A Language Without Words
We all know when love is spoken, nothing needs to be said
Recently, I was in New York City with an African-American colleague. One afternoon, we were in a very diverse parish where more than twenty nations of origin are represented, notably Caribbean Blacks, Central Americans, Caucasians, and Chinese. As my African American friend stood in the hallway, a Chinese family walked by. The young daughter, who appeared to be about 8 years old, looked up and smiled at my friend. She began to tap on his arm and made other playful gestures. He responded with warmth and playfulness in return. Suddenly, the little Chinese girl reached up as if she were trying to grasp heaven. As soon as she got her arms around my friend’s neck, she pulled herself up into his arms for a huge hug. Her parents waited patiently with soft smiles on their faces. When she was ready, she got down and went off with her family. No word was ever spoken. After all, he was Black and only spoke English. She was Asian and only spoke Chinese. But the language of love was unmistakable. Heart spoke to heart. Soul spoke to soul.
The scene made me think about how quickly we get into controversies, and how difficult it is to accept others who are different from ourselves. We can capture and solidify our hostilities because there are words to express our experience. The language of love, the language of heaven is often drowned out by words that are heavy with the moisture of prejudice, laden with the weight of pre-conceived ideas, brimful with the energy of charged emotions.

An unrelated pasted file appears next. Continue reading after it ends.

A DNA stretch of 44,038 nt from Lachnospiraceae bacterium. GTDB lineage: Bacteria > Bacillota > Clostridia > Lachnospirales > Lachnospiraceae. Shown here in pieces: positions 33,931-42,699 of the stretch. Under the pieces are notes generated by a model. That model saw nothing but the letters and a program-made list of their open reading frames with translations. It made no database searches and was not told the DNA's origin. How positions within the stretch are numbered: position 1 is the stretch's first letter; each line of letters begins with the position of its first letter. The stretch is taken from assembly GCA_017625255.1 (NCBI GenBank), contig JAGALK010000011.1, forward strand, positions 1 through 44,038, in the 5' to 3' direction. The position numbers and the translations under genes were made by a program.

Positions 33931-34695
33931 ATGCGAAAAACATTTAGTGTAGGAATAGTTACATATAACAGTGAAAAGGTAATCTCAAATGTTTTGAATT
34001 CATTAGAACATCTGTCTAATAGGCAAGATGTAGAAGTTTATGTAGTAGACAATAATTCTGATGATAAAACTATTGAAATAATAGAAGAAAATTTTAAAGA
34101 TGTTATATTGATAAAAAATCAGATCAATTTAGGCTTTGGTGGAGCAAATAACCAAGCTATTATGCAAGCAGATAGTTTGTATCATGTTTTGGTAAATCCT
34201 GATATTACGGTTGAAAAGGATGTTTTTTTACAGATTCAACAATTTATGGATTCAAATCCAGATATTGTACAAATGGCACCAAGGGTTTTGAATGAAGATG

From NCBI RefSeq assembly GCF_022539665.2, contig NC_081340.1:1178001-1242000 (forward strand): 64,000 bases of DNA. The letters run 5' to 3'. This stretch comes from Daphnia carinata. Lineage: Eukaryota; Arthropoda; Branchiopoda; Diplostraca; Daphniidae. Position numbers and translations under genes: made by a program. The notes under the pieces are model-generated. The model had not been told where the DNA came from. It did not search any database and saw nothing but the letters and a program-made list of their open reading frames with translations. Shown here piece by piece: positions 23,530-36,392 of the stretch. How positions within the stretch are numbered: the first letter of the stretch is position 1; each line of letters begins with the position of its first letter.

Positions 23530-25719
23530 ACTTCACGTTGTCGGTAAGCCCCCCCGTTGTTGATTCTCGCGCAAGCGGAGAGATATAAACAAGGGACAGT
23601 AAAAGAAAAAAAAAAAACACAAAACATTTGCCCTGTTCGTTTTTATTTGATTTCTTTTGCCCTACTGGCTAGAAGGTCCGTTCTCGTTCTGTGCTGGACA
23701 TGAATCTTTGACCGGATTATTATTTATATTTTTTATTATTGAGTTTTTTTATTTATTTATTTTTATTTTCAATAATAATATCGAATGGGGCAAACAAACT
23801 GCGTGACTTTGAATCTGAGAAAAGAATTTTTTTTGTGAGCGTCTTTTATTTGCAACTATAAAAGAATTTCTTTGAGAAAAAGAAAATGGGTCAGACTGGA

The word tolerance is grounded in the Latin word tolerare, which means to endure, to bear, or to lift up. It made me wonder what might happen in our diverse world, what might happen in our country as we prepare to inaugurate President Barack Obama, what might happen in the broken relationships of our lives, what might happen in our hearts and souls that have been formed to rest in love, what might happen if we would simply set aside the words that describe our agendas in life, and try to 'lift up and bear with' those who are different from us or who disagree with us.
We would certainly have to swallow some of our need to be right. We would have to encounter and see each other with different eyes. We would have to take a chance on one another. We would have to attribute the highest motive to others’ behavior. But, oh my, what a way to mirror the Kingdom of God!